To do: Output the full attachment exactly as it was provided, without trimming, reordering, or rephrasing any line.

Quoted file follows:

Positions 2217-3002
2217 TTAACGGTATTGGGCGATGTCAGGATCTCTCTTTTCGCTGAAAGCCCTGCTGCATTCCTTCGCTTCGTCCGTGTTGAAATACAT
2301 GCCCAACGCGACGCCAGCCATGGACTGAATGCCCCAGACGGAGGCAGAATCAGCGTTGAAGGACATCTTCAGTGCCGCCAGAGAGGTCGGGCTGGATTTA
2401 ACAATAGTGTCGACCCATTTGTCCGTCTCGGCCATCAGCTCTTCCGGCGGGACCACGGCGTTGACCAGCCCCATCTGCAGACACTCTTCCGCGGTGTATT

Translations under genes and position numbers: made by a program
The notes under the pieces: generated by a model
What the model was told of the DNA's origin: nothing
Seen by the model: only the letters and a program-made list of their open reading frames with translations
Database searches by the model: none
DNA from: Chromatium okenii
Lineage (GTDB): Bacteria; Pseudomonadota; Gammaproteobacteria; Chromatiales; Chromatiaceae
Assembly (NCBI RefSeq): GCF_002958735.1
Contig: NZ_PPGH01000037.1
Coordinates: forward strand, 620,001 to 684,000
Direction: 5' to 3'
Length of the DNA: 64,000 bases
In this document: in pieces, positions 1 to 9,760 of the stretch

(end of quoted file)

Positions 2217-3002
2217 TTAACGGTATTGGGCGATGTCAGGATCTCTCTTTTCGCTGAAAGCCCTGCTGCATTCCTTCGCTTCGTCCGTGTTGAAATACAT
2301 GCCCAACGCGACGCCAGCCATGGACTGAATGCCCCAGACGGAGGCAGAATCAGCGTTGAAGGACATCTTCAGTGCCGCCAGAGAGGTCGGGCTGGATTTA
2401 ACAATAGTGTCGACCCATTTGTCCGTCTCGGCCATCAGCTCTTCCGGCGGGACCACGGCGTTGACCAGCCCCATCTGCAGACACTCTTCCGCGGTGTATT

Translations under genes and position numbers: made by a program
The notes under the pieces: generated by a model
What the model was told of the DNA's origin: nothing
Seen by the model: only the letters and a program-made list of their open reading frames with translations
Database searches by the model: none
DNA from: Chromatium okenii
Lineage (GTDB): Bacteria; Pseudomonadota; Gammaproteobacteria; Chromatiales; Chromatiaceae
Assembly (NCBI RefSeq): GCF_002958735.1
Contig: NZ_PPGH01000037.1
Coordinates: forward strand, 620,001 to 684,000
Direction: 5' to 3'
Length of the DNA: 64,000 bases
In this document: in pieces, positions 1 to 9,760 of the stretch